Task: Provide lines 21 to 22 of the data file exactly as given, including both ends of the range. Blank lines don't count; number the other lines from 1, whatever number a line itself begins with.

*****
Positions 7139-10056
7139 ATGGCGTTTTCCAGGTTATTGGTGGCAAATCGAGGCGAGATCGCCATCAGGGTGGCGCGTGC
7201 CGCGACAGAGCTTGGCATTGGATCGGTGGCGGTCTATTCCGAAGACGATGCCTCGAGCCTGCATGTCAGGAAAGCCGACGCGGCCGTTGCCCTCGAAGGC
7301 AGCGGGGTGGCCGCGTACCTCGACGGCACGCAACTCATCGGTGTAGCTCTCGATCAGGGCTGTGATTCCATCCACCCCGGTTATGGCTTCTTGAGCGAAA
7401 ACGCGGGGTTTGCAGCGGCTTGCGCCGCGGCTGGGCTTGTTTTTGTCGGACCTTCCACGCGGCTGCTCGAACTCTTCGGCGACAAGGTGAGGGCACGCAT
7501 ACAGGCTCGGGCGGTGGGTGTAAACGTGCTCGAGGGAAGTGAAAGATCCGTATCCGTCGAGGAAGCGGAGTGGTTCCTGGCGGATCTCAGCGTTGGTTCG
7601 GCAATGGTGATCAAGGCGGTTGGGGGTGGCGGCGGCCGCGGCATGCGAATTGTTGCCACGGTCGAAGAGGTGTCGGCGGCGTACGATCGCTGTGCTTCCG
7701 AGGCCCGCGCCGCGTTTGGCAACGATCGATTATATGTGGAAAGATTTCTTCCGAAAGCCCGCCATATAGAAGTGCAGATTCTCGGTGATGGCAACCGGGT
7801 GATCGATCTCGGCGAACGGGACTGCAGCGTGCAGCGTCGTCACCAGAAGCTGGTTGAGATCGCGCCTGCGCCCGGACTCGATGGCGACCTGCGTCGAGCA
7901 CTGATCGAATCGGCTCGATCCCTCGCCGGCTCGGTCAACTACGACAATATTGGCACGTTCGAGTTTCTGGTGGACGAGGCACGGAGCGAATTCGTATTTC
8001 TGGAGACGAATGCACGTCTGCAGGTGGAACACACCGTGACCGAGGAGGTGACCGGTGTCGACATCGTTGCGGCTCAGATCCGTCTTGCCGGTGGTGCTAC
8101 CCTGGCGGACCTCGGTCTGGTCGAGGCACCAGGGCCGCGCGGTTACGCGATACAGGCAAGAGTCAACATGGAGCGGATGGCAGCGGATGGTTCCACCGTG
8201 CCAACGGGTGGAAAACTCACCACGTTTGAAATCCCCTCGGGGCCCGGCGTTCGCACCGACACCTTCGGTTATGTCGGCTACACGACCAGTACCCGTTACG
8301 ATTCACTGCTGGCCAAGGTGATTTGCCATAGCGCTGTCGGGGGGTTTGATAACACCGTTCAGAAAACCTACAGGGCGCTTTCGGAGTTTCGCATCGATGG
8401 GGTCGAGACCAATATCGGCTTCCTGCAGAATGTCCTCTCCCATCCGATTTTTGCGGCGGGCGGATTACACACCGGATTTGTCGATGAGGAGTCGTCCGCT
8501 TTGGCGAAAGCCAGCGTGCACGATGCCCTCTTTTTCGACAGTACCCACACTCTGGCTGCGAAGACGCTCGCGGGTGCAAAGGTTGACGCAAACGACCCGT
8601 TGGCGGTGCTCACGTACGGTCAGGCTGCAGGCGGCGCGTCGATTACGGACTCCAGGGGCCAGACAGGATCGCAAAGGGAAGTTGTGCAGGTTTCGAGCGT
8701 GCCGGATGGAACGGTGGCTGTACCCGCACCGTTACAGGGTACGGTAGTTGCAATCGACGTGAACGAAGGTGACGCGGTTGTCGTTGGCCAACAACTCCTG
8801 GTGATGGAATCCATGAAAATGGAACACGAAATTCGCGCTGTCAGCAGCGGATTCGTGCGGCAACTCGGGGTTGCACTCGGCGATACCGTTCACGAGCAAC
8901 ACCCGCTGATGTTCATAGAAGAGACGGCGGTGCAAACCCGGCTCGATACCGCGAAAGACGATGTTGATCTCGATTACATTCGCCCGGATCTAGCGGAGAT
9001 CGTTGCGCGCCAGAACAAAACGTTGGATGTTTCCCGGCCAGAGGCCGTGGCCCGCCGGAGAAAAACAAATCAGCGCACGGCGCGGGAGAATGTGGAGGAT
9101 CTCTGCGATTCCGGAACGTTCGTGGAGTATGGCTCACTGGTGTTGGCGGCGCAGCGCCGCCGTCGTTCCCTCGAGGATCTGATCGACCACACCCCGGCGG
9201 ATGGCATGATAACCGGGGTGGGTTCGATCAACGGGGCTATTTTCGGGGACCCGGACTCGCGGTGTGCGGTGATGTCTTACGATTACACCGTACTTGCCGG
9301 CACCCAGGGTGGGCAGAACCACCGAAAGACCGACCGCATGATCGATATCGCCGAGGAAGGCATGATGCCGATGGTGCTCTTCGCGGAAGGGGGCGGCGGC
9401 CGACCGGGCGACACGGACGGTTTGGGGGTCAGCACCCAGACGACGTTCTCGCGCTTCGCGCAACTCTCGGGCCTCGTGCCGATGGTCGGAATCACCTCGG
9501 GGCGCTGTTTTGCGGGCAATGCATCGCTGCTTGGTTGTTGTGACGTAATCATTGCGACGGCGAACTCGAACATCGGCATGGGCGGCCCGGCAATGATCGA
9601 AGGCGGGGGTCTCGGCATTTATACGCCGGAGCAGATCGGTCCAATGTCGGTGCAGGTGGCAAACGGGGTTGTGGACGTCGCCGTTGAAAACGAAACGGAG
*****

9001 CGTTGCGCGCCAGAACAAAACGTTGGATGTTTCCCGGCCAGAGGCCGTGGCCCGCCGGAGAAAAACAAATCAGCGCACGGCGCGGGAGAATGTGGAGGAT
9101 CTCTGCGATTCCGGAACGTTCGTGGAGTATGGCTCACTGGTGTTGGCGGCGCAGCGCCGCCGTCGTTCCCTCGAGGATCTGATCGACCACACCCCGGCGG